Stricker wins PGA Tour season opener

By Doug FergusonJanuary 10, 2012, 1:03 am

KAPALUA, Hawaii - Steve Stricker always believed experience would go a long way toward winning the PGA Tour season opener at Kapalua.

This wasn’t the kind he was thinking about.

No other player is more accustomed to building a big lead, blowing a big lead, and then settling down to win. That’s just what Stricker did Monday on Maui, when he won the Tournament of Champions with a final round that only looked easy on paper.

“I’ve been there before. It’s not a great feeling, either,” Stricker said after closing with a 4-under 69 for a three-shot victory over Martin Laird. “It’s just the nature of our game. I realize that, and I’ve gone through it before. It always seems close, and you always have to perform to get it done.”

Ultimately, that’s just what he did.

It took only six holes for him to see his five-shot lead dwindle to one. After another mental mistake led to bogey, Stricker stood behind the sixth green staring at the ground, shaking his head, disgusted with himself. It was during that long walk down the seventh fairway, the Pacific Ocean on the horizon, when Stricker reminded himself that at least he was still in the lead.

And that’s where he stayed.

He buried a 25-foot birdie putt on the par-3 eighth, hit a pitch to tap-in range for birdie on the ninth to build his lead back to three, and then it was a matter of hanging on.

It was the fourth time in his last 35 tournaments that he had at least a four-shot lead at some point in the final round. At least they all had the same outcome. Stricker hit sand wedge to 2 feet for birdie on the 16th to keep a two-shot cushion, then birdied the final hole for the best prize he could ever imagine.

Along with the winner’s lei draped around his neck, his two daughters - 13-year-old Bobbi Maria and 5-year-old Isabella - rushed onto the green to give him a hug.

“It was tough,” said Stricker, who finished at 23-under 269. “I never let up today. It’s always tough trying to win, and it’s even more tough when you have a lead like I did. I’m very proud of what I did today.

“And it’s always cool to get a hug from your family walking off at the end.”

Stricker held back tears - they usually flow freely after a win - perhaps a sign that he’s getting used to this business of winning. It was his ninth PGA Tour win since he turned 40, and his eighth title in his last 50 tournaments. He moved up to No. 5 in the world.

Perhaps even more satisfying is that four months ago, Stricker felt weakness in his left arm from a lingering neck injury and contemplated surgery. He decided to treat it with therapy and a few cortisone shots, and it turned out to be a good move.

A guy whose goal every year is to get back to Kapalua for the winners-only season opener can already make reservations for next year.

Laird, Webb Simpson and Jonathan Byrd each got within one shot of Stricker on the front nine, but not for long.

“I think probably the most underrated player in the world is Steve Stricker,” Laird said.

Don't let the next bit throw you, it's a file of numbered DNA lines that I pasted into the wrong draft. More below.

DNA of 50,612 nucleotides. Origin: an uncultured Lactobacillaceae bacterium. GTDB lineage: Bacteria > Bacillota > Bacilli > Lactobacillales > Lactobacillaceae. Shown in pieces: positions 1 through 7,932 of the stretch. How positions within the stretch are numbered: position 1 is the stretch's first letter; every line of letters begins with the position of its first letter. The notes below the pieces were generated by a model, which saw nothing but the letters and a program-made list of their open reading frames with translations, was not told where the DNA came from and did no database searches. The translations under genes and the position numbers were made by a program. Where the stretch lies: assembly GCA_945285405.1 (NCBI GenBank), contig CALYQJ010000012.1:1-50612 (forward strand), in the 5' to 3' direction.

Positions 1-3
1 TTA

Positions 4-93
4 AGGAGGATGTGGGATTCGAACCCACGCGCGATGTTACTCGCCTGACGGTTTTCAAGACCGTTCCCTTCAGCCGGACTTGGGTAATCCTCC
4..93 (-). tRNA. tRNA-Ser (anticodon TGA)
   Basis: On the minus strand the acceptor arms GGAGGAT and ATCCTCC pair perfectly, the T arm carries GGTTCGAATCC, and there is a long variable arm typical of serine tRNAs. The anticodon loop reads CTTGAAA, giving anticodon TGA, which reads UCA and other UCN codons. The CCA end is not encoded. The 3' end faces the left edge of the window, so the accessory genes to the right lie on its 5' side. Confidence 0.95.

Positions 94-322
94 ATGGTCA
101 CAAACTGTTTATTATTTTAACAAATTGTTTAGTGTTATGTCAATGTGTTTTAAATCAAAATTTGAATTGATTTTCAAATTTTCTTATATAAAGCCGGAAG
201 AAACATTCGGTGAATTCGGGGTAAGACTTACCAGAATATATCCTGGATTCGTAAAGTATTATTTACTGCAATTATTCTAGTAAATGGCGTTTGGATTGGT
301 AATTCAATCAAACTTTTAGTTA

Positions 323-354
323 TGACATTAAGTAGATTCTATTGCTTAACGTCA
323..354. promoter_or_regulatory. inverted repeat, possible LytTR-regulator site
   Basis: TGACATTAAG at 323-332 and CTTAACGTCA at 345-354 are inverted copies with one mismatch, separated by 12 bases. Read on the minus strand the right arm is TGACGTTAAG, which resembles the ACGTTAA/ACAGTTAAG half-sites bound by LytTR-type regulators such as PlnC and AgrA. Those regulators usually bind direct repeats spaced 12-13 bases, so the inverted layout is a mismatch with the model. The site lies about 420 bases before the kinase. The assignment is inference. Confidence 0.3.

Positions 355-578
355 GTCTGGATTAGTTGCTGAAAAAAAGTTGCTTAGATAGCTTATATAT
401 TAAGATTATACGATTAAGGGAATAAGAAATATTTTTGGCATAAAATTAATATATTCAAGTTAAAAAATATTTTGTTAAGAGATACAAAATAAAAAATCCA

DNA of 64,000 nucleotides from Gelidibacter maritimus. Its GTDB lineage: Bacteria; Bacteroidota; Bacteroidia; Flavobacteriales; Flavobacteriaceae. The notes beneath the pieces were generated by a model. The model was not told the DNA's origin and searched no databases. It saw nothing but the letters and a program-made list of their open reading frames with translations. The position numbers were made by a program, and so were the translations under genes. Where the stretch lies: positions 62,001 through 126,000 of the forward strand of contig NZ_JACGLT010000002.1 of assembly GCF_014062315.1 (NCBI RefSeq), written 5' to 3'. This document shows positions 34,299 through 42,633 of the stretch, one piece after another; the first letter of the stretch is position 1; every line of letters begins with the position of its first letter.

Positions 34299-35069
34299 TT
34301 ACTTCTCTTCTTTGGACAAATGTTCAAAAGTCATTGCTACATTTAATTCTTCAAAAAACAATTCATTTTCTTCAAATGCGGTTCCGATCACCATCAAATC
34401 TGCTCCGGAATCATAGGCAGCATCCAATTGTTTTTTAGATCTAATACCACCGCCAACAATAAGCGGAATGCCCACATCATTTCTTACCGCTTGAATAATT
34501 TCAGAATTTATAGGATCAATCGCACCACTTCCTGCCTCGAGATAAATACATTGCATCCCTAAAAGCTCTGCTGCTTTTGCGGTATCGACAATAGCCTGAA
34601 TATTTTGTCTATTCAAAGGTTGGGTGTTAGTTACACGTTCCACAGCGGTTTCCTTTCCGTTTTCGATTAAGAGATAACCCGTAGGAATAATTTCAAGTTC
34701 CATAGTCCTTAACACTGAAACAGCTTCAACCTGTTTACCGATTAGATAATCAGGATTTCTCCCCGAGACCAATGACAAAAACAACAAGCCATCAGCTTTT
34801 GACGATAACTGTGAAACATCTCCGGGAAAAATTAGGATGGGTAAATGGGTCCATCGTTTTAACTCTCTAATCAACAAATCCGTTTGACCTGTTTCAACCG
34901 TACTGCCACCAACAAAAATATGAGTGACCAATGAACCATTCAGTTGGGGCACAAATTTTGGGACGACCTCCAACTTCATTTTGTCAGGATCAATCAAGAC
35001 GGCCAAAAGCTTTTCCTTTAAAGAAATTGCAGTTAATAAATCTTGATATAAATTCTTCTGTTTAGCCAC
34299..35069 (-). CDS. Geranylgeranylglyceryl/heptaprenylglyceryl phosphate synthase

Laird closed with a 67, and his birdie on the last hole put him alone in second place, which at least helps him start building world ranking points toward trying to make Europe’s Ryder Cup team for the first time.

Byrd kept most of the pressure on Stricker along the back nine of the Plantation Course. He was two shots behind when he stuffed his wedge into 4 feet on the 16th, but then Stricker followed with his sand wedge to 2 feet. Byrd’s hopes ended when he bogeyed the 17th, then put his approach on the par-5 18th into the bunker and made par. He closed with a 68 and tied for third with Simpson (68).

The PGA Tour got off to a good start, too. There was so much focus at the start of the week on who didn’t show up at Kapalua for this winners-only event - three major champions, all of whom live overseas, along with three players who are recovering from injury.

Stricker was the highest-ranked American in the field, and played the best golf.

It just didn’t always look that way.

This was the fourth time in the last two years that Stricker led a big lead turn into some nervous moments on the last day.

— At the John Deere Classic in July, he watched a five-shot lead with nine holes to play turn into a two-shot deficit with two holes to play before he rallied to beat Kyle Stanley with an exquisite birdie on the last hole.

— At the Memorial in June, he had a four-shot lead at the turn and was still three shots clear with five to play. He held on to win by one.

— At Riviera in 2010, his six-shot lead going into the final round was down to two shots after only six holes. Stricker steadied himself and went on to win by two.

Monday on Maui was not much different.

Byrd made three straight putts early in the round, two of them for birdie, and Simpson in the group ahead made an eagle at No. 5. Stricker settle for pars, which was not a problem as long as he took care of the birdie holes.

But he didn’t. Stricker three-putted for par from just over 30 feet on the fifth, then hit a fluffy pitch that came up short of the sixth green and let to bogey as Byrd made another birdie for a two-shot swing.

Stricker stood at the back of the green while Byrd was making his putt, shaking his head, clearly flustered. It only took six holes for his five-shot lead to shrink to a single stroke, with 12 holes ahead of him. His next birdie putt didn’t even come close.

But on the hole that has given him fits this week, Stricker hit a pure shot into 25 feet on the par-3 eighth and made it for birdie, then birdied the ninth to regain control.

 

Getty Images

Veteran Golf Journalist Bradley S. Klein Joins Golf Channel Editorial Team

By Golf Channel Public RelationsFebruary 20, 2018, 4:15 pm

Klein to Lend 30-Plus Years in Golf Architecture, History and Travel Journalism to Golf Advisor, Golf Channel’s Digital Travel and Lifestyle Brand

Read Klein’s first column here